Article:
DX: I saw the “Bring Em Out” video with you and Flatbush Zombies. Talk about your relationship with them for a moment.
Bodega Bamz: Well, that working relationship comes from A$AP Yams. I met Flatbush Zombies through A$AP Yams. A$AP Yams was a connector in New York. He put everybody together and was the curator. He was the type of guy who gave you a pat on the back when you needed one. I love my brother first and foremost. I miss him everyday. I met Flatbush Zombies through him at a video shoot and from then on, we clicked. It’s been all love ever since. It started out as music but turned into a brotherhood. I appreciate those guys. I love those guys. They put money in my pocket, put me on tour and helped me provide for my family. They helped create opportunities. I love those mutha fuckas. They’re super talented and just happy to be apart of their history. I’m happy to do songs with them and do dope shit that people love. It just shows the unity of New York. Two different acts from different areas of New York but can still work together.
DX: How did you make your way to meeting A$AP Yams?
Bodega Bamz: In 2011 right when Rocky was kicking off, A$AP Yams had DM’d me saying he was a huge fan of me and asked me if I needed anything. He’d pretty much said be there if I needed anything. I hit the nigga back and gave him my number. He called me, we spoke, a few more days after the initial conversation he came to my recording studio in Washington Heights and we clicked. It was just one of those relationships that was life changing. Not only on some musical level type shit but a personal level. Knowing that man and having that man in my call log. Being able to sit, call and eat with that man. I was blessed to have him in my corner. Having him in my corner was when everything started clicking with me. We met so simple through Twitter and since then, it’s flourished to what you see now. Yams gave me a vision on how to move. He gave me a plan, he gave me a blueprint. I just had the talent but, I didn’t have the plan.
DX: On a side note, did you guys really do shrooms in the video?
Bodega Bamz: [Laughter] I would say Erick Arc Elliott did.
Bodega Bamz Discusses How Sidewalk Exec Evolved
DX: You released Sidewalk Exec this week. Must be relieving feeling right?
Bodega Bamz: It’s classical piece of art. Timeless music that I’m excited to be releasing for the people. I know people are going to cry when they hear it, laugh, get angry when they hear it, jump and crowd surf. It just tackles every emotion. It’s a great body of work with great storytelling and great beats. I’m very proud of that I put together and people are really going to hold it high. It’s my best work up to now. I’ve been working on it for three years. Like not three years extensively but since 2012, I’ve been working on it. It’s not an album that I did in four months. I’ve been making sure it sounded right and certain words sound right. Shout out to the album’s producer V’Don. We really did our thing with this shit.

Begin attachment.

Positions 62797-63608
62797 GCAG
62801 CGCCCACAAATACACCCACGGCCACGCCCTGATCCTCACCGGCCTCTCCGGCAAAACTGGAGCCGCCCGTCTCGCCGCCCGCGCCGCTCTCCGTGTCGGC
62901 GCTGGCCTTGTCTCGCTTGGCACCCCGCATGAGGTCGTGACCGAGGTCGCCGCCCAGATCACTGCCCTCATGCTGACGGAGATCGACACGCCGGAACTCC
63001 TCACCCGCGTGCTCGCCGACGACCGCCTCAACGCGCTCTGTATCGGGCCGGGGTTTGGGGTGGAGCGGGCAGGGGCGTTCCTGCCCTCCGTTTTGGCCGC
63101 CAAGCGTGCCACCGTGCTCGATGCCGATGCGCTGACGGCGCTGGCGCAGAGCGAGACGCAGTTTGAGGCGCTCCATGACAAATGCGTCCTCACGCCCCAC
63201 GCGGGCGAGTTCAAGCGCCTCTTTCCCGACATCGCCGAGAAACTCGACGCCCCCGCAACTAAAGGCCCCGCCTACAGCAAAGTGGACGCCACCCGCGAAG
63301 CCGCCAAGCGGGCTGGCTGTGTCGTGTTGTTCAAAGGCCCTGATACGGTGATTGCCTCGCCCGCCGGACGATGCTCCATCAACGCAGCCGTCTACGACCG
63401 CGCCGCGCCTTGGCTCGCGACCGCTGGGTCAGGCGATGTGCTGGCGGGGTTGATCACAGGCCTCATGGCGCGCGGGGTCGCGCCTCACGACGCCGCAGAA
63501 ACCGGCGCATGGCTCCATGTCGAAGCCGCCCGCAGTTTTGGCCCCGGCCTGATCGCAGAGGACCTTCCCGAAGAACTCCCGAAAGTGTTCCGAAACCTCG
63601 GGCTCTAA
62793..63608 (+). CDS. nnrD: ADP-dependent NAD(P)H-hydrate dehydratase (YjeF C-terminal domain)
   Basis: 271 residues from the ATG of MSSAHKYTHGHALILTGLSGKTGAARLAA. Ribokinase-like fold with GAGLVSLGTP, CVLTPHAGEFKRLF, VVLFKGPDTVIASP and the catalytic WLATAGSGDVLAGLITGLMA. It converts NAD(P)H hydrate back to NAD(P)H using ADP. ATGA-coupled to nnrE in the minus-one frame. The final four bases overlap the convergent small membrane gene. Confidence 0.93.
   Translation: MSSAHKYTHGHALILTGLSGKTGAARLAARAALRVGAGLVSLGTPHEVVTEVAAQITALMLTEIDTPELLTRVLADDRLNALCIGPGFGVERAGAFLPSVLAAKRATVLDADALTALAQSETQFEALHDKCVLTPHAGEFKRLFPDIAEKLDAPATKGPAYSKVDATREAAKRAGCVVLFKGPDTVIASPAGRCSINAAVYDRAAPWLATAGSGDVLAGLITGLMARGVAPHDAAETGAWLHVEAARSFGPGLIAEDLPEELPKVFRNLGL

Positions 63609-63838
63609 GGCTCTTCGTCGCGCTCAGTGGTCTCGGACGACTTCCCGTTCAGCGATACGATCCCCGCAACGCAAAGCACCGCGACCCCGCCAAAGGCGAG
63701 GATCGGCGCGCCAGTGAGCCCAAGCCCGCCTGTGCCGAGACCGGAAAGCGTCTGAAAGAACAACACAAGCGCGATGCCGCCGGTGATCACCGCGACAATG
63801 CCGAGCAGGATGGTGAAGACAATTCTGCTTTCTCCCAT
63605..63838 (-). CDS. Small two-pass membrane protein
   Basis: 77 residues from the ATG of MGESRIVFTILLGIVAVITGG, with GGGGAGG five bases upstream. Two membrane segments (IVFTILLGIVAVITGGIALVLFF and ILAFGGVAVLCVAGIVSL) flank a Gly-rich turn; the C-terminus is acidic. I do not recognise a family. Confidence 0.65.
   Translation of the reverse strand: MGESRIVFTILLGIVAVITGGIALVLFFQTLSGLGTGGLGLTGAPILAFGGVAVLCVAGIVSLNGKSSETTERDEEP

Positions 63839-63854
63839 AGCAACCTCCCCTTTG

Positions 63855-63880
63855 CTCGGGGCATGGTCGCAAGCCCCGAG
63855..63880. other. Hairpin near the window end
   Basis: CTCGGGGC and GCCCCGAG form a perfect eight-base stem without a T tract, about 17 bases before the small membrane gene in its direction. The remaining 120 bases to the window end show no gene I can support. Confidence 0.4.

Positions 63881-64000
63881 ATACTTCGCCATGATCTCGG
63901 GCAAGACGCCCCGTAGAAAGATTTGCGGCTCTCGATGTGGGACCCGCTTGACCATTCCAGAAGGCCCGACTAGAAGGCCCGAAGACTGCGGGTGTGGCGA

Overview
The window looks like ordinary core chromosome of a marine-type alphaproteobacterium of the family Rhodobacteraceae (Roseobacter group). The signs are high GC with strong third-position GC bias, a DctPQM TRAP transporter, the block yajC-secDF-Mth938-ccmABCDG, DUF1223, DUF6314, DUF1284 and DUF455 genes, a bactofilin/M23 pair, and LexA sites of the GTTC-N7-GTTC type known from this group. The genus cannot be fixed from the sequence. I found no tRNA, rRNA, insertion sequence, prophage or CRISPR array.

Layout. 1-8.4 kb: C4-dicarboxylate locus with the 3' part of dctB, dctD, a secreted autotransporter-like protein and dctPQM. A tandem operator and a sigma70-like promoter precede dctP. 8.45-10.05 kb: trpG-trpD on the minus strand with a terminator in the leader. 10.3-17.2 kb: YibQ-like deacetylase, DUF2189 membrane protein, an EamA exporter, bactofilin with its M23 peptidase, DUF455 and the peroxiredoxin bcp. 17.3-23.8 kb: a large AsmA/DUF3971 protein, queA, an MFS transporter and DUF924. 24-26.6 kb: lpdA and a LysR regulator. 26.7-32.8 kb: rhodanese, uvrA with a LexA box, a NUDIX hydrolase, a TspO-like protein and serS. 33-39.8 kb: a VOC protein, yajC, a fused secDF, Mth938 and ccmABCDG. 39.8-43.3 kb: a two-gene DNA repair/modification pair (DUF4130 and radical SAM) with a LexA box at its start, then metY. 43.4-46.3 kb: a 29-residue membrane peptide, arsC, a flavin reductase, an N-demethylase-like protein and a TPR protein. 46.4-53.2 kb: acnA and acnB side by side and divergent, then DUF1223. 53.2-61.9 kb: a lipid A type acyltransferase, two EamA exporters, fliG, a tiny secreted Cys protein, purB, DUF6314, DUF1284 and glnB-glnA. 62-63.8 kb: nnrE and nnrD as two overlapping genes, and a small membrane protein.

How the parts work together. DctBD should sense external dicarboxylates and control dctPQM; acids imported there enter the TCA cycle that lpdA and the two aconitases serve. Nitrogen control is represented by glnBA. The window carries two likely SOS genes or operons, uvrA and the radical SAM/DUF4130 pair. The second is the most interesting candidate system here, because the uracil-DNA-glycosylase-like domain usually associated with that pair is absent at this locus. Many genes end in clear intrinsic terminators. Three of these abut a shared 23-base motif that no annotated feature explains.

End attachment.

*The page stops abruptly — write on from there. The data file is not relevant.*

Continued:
DX: Is it difficult working on an album for three years in the forever changing soundscape of Hip Hop?
Bodega Bamz: Well what happened with me in three years, is that you have to step up your sound for what the moment calls for. I cut a whole bunch of records three years ago for Sidewalk Exec because of that and did brand new music. Because what you said, the soundscape changed and I’m more comfortable rapping now in terms of delivery and flow. Three years ago when I was working on records for Sidewalk Exec with V’Don, we canned 90 percent of those records and started with new tracks but the idea remains. Honestly, I’m not even going to say that the sound is up-to-date but it’s ahead of it’s time. I feel like Sidewalk Exec is ahead of the curb. I feel like everything you’re going to hear on the album is ahead of the curb.
DX: The project is being released through 100 Keep It and Duck Down Music. What makes Duck Down Music so important to New York Hip Hop. Seems like they were seen as almost a lifeline for a moment.
Bodega Bamz: Yeah, I mean the importance. This is an independent Hip Hop label that’s been around for twenty years which speaks volumes. A lot of times, independent labels come and then shut down after a few years. To have that kind of longevity speaks for itself. My personal opinion on them is that it’s been amazing. Just 100 percent believing in what I do; really supportive. I know I’m driving them crazy but I just want things to be perfect and making sure everything is A1. So we be on their ass but they never take it personal, they know what it’s like to be an artist and they know what it is. That’s what I respect about them, they never tell me to switch it up or do things like this. They just support what I do. They give me that freedom. I respect the opportunity Dru Ha, Noah and the Duck Down staff gave me. They’ve been awesome.
DX: Do you have a favorite album put out through Duck Down?
Bodega Bamz: I love Sean Price. Everything Sean Price has released there. I think he’s unbelievable. I definitely go with Sean Price.